African American identity and the impact of the 'New Diaspora'

Msia Kibona Clark (2006-01-12)

Msia Kibona Clark explores the relationship between African Americans and the 'new Diaspora' of African immigrants to the United States. The relationship is not one that is without conflict, she writes, but argues that the two groups can no longer continue to segregate themselves from each other. In the future, the voice of African immigrants is likely to gain ground in areas of both domestic and foreign policy as Africans and African Americans prove to be valuable resources to each other.

Africans and African Americans have always had a delicate and intricate relationship that has been influenced by history and perceptions. Phillipe Wamba, himself bi-cultural, once described the "fascination" Africans and African Americans have for each other as two groups which have been "gazing at each other across the Transatlantic divide like a child seeing itself in the mirror for the first time". Well, today that "Transatlantic divide" is getting narrower. More and more Africans are coming to the United States, and these "distant cousins" are forced to, at the very least, acknowledge each other.

This acknowledgement, however, is not translating into a family reunion. African and African American social relations are dysfunctional at best and hostile at worst. The tensions that exist between Africans and African Americans in the US promise to reach a boiling point. In fact, there have been random cases of conflicts between African and African American students in American middle and high schools, as well as workplace conflicts over the hiring and promotion of one group over the other. While there are bright spots of cooperation and interaction, Africans and African Americans tend to segregate themselves from each other while harboring stereotypes and misconceptions that have prevented wide scale social interactions.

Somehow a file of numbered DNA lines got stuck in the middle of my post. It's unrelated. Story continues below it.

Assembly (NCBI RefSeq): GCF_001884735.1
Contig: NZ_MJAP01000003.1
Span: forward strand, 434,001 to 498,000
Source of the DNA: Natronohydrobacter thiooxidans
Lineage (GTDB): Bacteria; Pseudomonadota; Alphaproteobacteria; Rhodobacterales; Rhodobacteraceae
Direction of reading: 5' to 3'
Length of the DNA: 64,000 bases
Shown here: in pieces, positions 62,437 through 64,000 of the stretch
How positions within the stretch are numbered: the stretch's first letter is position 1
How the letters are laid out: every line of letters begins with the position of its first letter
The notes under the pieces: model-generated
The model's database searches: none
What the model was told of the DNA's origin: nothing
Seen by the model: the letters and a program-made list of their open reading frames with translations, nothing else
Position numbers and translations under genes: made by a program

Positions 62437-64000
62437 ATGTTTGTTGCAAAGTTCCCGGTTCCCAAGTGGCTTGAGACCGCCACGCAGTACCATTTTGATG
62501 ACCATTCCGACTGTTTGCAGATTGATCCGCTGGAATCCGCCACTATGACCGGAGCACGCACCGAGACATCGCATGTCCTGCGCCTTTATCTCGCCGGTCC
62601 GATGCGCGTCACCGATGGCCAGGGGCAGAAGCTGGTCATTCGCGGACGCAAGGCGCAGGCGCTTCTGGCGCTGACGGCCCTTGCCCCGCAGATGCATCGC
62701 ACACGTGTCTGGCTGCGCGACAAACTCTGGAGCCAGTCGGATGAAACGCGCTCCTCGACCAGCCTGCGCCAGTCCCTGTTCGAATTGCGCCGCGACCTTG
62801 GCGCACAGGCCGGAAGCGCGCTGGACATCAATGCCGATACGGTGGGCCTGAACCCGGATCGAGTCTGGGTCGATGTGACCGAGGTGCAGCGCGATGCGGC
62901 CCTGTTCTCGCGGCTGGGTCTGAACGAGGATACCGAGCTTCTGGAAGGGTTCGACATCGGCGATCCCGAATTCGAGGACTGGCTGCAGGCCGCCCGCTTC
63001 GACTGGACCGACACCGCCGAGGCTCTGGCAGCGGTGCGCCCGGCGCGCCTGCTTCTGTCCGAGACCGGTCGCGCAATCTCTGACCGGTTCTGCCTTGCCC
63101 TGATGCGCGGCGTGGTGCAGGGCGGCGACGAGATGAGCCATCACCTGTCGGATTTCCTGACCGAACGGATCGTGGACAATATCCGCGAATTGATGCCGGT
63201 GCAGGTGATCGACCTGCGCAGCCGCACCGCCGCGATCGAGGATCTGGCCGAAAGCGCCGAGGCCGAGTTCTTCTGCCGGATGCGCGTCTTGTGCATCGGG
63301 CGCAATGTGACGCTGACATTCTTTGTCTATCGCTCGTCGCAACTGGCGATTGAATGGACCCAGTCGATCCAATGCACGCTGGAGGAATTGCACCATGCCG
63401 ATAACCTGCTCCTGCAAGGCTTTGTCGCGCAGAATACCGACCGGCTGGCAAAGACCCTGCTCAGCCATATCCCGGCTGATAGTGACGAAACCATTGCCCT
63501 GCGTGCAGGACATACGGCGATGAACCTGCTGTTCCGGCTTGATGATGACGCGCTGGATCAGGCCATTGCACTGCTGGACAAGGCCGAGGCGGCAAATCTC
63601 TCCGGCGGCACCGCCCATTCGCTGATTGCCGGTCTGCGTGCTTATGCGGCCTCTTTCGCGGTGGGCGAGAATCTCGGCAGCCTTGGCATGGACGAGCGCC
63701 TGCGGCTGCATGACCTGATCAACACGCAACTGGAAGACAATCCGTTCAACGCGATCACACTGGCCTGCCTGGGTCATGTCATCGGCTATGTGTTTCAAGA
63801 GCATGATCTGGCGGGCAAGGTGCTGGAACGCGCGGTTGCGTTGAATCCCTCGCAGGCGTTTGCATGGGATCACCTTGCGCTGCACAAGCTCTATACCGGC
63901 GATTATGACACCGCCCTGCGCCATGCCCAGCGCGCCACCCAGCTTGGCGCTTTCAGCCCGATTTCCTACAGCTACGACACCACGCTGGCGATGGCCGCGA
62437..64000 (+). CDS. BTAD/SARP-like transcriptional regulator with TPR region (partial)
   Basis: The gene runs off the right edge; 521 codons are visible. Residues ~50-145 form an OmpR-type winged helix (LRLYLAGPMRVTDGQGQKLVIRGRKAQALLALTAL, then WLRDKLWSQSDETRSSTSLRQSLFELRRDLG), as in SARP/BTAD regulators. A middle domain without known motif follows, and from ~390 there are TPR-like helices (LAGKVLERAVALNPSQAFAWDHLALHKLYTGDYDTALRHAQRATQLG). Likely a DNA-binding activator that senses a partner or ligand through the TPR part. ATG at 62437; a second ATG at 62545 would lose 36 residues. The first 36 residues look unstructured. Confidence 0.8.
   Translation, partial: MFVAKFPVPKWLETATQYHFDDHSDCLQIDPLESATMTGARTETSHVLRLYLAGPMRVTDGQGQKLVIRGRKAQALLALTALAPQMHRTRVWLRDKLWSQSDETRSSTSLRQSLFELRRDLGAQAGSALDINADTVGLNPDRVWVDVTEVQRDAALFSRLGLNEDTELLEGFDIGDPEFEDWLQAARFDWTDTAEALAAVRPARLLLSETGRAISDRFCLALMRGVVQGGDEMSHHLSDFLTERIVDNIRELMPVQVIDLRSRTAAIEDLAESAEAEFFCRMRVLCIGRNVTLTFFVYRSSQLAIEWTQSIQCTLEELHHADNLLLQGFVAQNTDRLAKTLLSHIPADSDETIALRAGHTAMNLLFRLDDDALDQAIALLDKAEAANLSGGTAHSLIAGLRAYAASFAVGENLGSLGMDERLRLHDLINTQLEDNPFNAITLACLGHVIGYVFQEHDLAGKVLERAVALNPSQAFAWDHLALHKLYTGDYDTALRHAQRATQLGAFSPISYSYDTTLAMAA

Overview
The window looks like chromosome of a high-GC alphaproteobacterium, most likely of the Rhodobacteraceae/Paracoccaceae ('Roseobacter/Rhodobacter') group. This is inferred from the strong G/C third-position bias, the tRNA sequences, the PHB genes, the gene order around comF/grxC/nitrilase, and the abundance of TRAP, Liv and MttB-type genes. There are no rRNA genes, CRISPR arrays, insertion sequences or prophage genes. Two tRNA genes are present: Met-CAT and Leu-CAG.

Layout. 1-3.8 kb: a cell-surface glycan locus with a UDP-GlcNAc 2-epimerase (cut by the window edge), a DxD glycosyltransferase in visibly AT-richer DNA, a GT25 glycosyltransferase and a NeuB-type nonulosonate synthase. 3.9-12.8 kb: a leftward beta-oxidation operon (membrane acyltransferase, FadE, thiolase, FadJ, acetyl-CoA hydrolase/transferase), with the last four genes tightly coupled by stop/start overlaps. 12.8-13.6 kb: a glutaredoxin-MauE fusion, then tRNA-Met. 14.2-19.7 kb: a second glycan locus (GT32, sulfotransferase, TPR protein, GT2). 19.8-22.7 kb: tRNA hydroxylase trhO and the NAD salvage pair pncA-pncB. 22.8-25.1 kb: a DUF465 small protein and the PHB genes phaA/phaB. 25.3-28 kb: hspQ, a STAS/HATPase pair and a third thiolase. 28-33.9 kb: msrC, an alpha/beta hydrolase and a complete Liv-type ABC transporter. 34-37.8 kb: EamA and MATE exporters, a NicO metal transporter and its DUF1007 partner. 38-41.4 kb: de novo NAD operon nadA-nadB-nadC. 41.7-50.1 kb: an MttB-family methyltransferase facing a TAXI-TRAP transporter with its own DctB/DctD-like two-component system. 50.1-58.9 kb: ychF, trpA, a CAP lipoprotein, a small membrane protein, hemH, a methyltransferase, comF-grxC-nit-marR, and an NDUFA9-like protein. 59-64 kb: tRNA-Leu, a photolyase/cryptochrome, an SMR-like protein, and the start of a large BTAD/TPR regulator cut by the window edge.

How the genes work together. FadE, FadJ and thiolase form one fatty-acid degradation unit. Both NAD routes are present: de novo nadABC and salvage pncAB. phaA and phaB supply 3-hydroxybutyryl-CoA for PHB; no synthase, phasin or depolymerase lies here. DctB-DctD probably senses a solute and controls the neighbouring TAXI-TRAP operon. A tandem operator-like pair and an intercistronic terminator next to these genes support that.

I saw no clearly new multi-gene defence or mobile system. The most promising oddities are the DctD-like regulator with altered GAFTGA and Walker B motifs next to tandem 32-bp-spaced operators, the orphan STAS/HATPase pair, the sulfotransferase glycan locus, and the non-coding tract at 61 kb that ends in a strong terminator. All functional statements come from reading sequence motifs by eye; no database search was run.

Every year Africans are entering American cities in larger numbers. In 1989, over 25,000 Africans immigrated to America. In 2001 the number of African immigrants doubled to more than 53,000. Over 75% of the African immigrants in the US today, in fact, arrived after 1985. And these numbers don't include the more than 10,000 African students that enter US universities every year. In fact, many historians estimate that more Africans have immigrated to the United States since 1980 than came to the United States during the entire period of the Trans-Atlantic slave trade.

Many of these Africans are moving into metropolitan areas, like New York, Los Angeles, and Washington, DC, and changing the face of African America, in much the same way West Indians did generations earlier. While there have always been Africans in America, the dramatic increases in African immigration in the last twenty years have made them an important part of the American landscape in general and the African American community in particular. In the past, the majority of African Americans, who did not consider African immigrants a strong presence, and who often did not even know they were here, overlooked the small numbers of Africans in the US. With the current, and rising, number of African immigrants in America, African Americans are encountering Africans on a daily basis, from New York City to rural Alabama to the midwestern cities of Ohio and Minnesota.